Does the Rain Drive the Mood or Does the Mood use the Rain
Does the Rain Drive the Mood or Does the Mood use the Rain in Marriage Conversation:
Early rainy Monday morning: Does the rain drive the mood or does the mood use the rain? Going inward. https://www.flickr.com/photos/emzee/271511545/
What marriage needs is a new big idea. We’ve tinkered with relationship competency for a long time now and that’s been helpful. We are increasingly focusing on marriage education as a much needed prophylactic arming couples with information and skill sets that increase their ability and capability in embracing their marriage. We’ve even conducted research that points to the positive consequences of good marriages – healthier finances, healthier people, better communities, safer children. (for more on this check out www.smartmarriages.com )
Divorce for the most part looks like exhaustion. Weary people traveling the same old paths tend to give up. I don’t blame them. It’s like having forty straight days of rain. This morning’s rain, however, has taken me towards spring – the rain is warm and gentle and, here in Southern California, we’re eager for its recuperative possibilities. This morning’s rain isn’t exhausting it’s regenerative.
Within marriage, whether we realize it or not, we work with ideas. What we expect, what we think of each other, what we dream of, what we want to see manifested in our lives – all these are idea based. We like to think that the next big idea in the marriage conversation will be this: marriage is based on a model of reality, a paradigm or idea structure which informs how you think about what you’re doing in your marriage.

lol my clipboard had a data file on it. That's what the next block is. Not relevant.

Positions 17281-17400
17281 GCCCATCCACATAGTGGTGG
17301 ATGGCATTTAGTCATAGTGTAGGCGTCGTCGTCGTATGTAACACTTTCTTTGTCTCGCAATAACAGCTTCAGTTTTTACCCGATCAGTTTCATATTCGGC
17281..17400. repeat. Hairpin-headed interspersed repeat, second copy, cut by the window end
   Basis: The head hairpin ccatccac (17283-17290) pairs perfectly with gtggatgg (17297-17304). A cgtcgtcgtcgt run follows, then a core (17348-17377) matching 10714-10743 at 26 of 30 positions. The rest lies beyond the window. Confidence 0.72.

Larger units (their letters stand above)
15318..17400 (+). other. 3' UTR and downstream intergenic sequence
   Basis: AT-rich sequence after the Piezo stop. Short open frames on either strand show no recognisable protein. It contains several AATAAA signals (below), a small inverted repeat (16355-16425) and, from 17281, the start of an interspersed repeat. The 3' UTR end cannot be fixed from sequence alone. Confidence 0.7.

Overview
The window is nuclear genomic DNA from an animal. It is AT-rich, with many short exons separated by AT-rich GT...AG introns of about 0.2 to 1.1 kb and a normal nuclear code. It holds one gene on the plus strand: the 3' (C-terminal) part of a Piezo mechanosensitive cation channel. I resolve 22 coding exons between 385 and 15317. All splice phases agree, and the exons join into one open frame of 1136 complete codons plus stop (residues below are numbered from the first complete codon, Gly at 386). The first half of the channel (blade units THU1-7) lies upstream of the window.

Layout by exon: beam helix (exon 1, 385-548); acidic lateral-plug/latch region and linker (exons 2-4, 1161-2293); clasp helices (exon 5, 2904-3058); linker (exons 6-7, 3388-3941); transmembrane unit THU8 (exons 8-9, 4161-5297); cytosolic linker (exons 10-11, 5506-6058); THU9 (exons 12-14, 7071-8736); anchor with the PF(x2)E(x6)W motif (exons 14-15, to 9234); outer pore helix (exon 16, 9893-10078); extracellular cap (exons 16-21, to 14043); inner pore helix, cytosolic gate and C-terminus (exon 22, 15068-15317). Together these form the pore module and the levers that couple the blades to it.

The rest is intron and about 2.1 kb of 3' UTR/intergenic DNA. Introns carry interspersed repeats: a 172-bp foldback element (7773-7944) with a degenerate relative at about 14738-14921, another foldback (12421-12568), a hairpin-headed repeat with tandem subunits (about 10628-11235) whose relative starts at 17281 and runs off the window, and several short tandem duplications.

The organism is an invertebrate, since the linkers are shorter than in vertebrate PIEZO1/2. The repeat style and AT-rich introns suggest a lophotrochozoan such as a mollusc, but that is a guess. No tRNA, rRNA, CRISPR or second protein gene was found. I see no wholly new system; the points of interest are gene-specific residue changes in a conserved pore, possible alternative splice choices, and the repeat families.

The marriage paradigm most of us live within comes (unconsciously we think) from our culture (parents, educators, health professionals, religious leaders) and it’s an old one. It hasn’t really been challenged except by those who would discard it for something that looks a lot like chaos to me. More on that later.
Our marriage paradigm is cobbled together from 12th century ideas of romance, 16th century ideas of property protection – giving the church a voice in protecting women and children – and the all too familiar 20th century grand party called today a wedding.
A new paradigm is needed. One that wouldn’t discard protection of women and children and wouldn’t discount the deliciousness of romance but instead would offer a structure each of us could not only believe in, but also work over time to create the kind of relationship each of us hoped for when we said ‘I do.’ We introduce it in With These Rings (published last year) and amplify it in the soon to be released “From Marginal to Magnificent: How to make your Marriage Sing.”
You are invited to become part of this ongoing conversation by becoming part of a community of married, soon to be married, long term marrieds and anyone else interested in the primary lynch pin of a healthy world. Write and tell us what you think.